It is an issue that people are unaware the content they see is increasingly personalised and partial and reflects their profile rather than the world as it is.
Social media is problematic when people are unable or unwilling to distinguish fact from fiction and give all content and sources equal weight and credence without thought.
Social media is problematic when entertaining is synonymous with informative. When the performative, the subjective, the diverting, the emotional and the recognisable attract and hold too much of our attention over the critical but sometimes tedious work of verification and rational thought.
We might not want to be lied to, but the paths formed by our digital footprints tell the story that misinformation is profitable and the cost of accuracy a price were are not prepared to pay.
Social media is problematic when used for dark politics or propagating hate. Advertisers buying into thousands of data points use extreme demographic profiling not just for marketing but for political messaging and spreading propaganda.
If we use algorithms and machine learning to create classification schemes will they generate a map of knowledge or bias? At what point is targeting unethical, even illegal?
Truth seems too philosophical, lies too political. We are really dealing with the intermingling of facts (verified information), rumour (circulating propositions) and lore (accumulated belief) and our tendency to mistake one for the other.
The neatly landscaped borders of knowledge are increasingly wild and overgrown and we are not good farmers or foragers.
This is a crisis of verification, stressing existing methods of assembling, checking for accuracy, bias and relevance and consuming current events (journalism) and evidence (scientific research).
If we are to restore truth to power we need first to reclaim trust in expertise and agreed methods of asserting authority.
This is a huge editorial challenge for journalism, for publishing and yes for technology platforms who are not simply data carriers but are knowledge organisation systems and conscious interventionists too.
Impartiality is not the appearance of neutrality: it’s transparency, traceability and being as close to the truth as possible.
It is also a huge literacy challenge for knowledge professionals, libraries and educators to equip citizens with accessible, authoritative information and the skills and critical faculties they need to navigate hypermedia.
To help us interrogate massive datasets truthfully we need to consider the provenance and purpose not just of sources but also structuring knowledge organisation systems, platforms, filters and funding.
In doing so we must also be careful that any solutions to these challenges don’t introduce other problems or unintended consequences; many also rely on data mining and automation.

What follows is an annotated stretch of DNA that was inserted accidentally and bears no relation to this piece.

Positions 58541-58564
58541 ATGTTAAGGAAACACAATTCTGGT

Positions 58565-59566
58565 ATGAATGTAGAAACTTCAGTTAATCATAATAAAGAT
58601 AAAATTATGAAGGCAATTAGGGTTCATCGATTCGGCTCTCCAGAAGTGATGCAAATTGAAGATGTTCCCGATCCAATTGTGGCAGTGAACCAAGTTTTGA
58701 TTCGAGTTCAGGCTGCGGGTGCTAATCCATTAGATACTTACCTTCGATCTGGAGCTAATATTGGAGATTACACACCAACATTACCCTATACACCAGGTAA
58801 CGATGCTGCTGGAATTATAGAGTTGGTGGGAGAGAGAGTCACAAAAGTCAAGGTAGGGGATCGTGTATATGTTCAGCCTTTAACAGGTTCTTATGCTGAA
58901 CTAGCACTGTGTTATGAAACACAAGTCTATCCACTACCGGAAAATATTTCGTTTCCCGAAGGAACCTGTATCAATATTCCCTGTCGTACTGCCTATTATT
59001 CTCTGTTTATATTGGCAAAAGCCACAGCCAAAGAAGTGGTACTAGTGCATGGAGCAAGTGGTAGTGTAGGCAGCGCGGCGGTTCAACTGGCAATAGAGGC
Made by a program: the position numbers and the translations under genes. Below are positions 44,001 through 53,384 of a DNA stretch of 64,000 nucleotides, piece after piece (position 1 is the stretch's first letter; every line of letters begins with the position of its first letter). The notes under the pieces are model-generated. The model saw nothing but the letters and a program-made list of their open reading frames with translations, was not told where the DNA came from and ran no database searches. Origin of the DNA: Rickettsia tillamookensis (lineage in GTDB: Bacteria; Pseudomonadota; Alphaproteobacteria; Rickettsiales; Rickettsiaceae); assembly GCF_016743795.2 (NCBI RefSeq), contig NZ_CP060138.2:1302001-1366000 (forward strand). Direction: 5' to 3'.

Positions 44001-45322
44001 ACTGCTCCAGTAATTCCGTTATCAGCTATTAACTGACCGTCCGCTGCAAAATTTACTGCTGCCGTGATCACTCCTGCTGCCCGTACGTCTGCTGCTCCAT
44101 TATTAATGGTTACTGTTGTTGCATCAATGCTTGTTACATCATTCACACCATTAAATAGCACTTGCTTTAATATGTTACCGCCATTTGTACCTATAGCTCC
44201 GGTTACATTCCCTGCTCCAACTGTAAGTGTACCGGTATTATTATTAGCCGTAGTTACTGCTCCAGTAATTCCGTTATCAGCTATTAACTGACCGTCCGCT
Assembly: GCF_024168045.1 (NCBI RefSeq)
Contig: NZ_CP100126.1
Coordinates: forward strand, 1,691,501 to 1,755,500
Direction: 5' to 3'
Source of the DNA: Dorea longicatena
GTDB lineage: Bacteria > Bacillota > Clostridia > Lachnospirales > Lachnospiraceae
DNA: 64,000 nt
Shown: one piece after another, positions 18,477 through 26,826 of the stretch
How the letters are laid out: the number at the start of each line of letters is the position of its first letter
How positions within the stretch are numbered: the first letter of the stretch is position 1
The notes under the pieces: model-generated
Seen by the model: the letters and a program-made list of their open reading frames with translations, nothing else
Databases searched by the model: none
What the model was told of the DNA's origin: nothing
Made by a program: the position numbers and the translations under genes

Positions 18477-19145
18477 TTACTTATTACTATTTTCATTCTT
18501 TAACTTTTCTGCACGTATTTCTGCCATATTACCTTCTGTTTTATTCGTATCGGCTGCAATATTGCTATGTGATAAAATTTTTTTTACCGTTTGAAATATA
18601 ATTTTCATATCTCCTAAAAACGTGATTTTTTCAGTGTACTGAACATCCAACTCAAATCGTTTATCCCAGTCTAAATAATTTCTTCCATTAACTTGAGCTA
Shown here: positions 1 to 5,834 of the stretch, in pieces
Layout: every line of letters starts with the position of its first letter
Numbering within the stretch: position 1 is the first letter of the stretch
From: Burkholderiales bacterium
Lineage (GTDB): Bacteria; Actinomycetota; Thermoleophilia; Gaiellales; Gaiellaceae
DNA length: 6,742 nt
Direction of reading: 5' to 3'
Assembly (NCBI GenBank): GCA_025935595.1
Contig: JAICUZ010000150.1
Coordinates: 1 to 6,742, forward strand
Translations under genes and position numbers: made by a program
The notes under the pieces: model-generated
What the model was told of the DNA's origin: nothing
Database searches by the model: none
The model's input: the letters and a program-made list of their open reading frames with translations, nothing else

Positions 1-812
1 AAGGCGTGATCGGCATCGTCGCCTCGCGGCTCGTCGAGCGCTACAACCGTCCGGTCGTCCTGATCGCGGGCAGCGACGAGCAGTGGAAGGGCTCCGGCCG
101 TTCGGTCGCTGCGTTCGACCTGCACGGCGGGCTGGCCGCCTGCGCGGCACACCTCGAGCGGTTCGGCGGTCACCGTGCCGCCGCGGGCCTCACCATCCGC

We must also guard against holding too closely, too uncritically the things we recognise and hold dear and accusing of being false or ignorant things we simply don’t agree with.
We must take care not to infer too much about the influence and impact of fake news from the limited evidence we have as yet about its proliferation.
We must define and agree what we mean when we speak of misinformation, disinformation, fake news and false narrative and map out the knowledge ontology of hypermedia.
Evidence is always necessary but insufficient; we also need the application of research methods to formulate and test hypotheses, to synthesise evidence into firmest known facts shared through engaging narratives.
Underlying all this is a quest to surface bias: whether explicit (to further an agenda), implicit (built into systems) or tacit (deep, unconscious).
If it’s not possible for any system to be completely unbiased then any bias, the propositions on which it is based, should be conscious, overt and open to debate.
KOS are narratives themselves: they are accounts or stories of how knowledge is organised. They are part of the epistemic communities in which they function and perpetuate the biases of those communities. They are inserted in broader narratives.
We are not beyond truth or post-truth. Understanding truth remains an intricate philosophical questions of our time as well as a pressing social issue, policy debate and technology challenge. It demands further investigation, careful thought and innovative solutions that uphold the principles of both free speech and the common good.
The knowledge story continues …
So, stories and facts both matter. We need to design systems to organise the knowledge they both encapsulate that are accessible and transparent in their bias so people can make informed judgements and choices.
We we need new kinds of literacy, we need more diversity, we need flagging, we need checking and debunking, we need not just open data but open sources, standards, platforms, filters and algorithms.
We need to rethink genres and devise ways of clearly signalling genre, topic, source, provenance, authority and certainty in new media. We need to revisit assumptions and and ways of thinking not just more technology.
Dominant paradigms are crumbling, or being deliberately weakened; emerging paradigms are immature and untrustworthy; residual paradigms are beloved but nostalgic. This is the unstable terrain of any culture shock or paradigm shift.
For now it’s social media, but soon mainstream virtual reality or advanced robotics may come and change narrative paradigms and our experience of fact and fiction once again.
Still, the historical narrative of KO tells us that from Llull’s Ars Magna, Harrisons’ arca studiorum or Otlet’s Mundaneum to contemporary hypertext, algorithms, artificial intelligence and beyond we continue to model, invent and evolve thinking machines and ways of mapping knowledge that cope with the shock of the new.
- “Comment is free, but facts are sacred” is a famous sentence from Guardian editor CP Scott’s essay ‘A Hundred Years’ written in 1921 to celebrate the centenary of the Guardian newspaper. The full paragraph shows that issues of truth, propaganda and fairness were preoccupations of that age too:
Neither in what it gives, nor in what it does not give, nor in the mode of presentation must the unclouded face of truth suffer wrong. Comment is free, but facts are sacred. “Propaganda”, so called, by this means is hateful. The voice of opponents no less than that of friends has a right to be heard. Comment also is justly subject to a self-imposed restraint. It is well to be frank; it is even better to be fair. This is an ideal. – CP Scott, ‘A Hundred Years’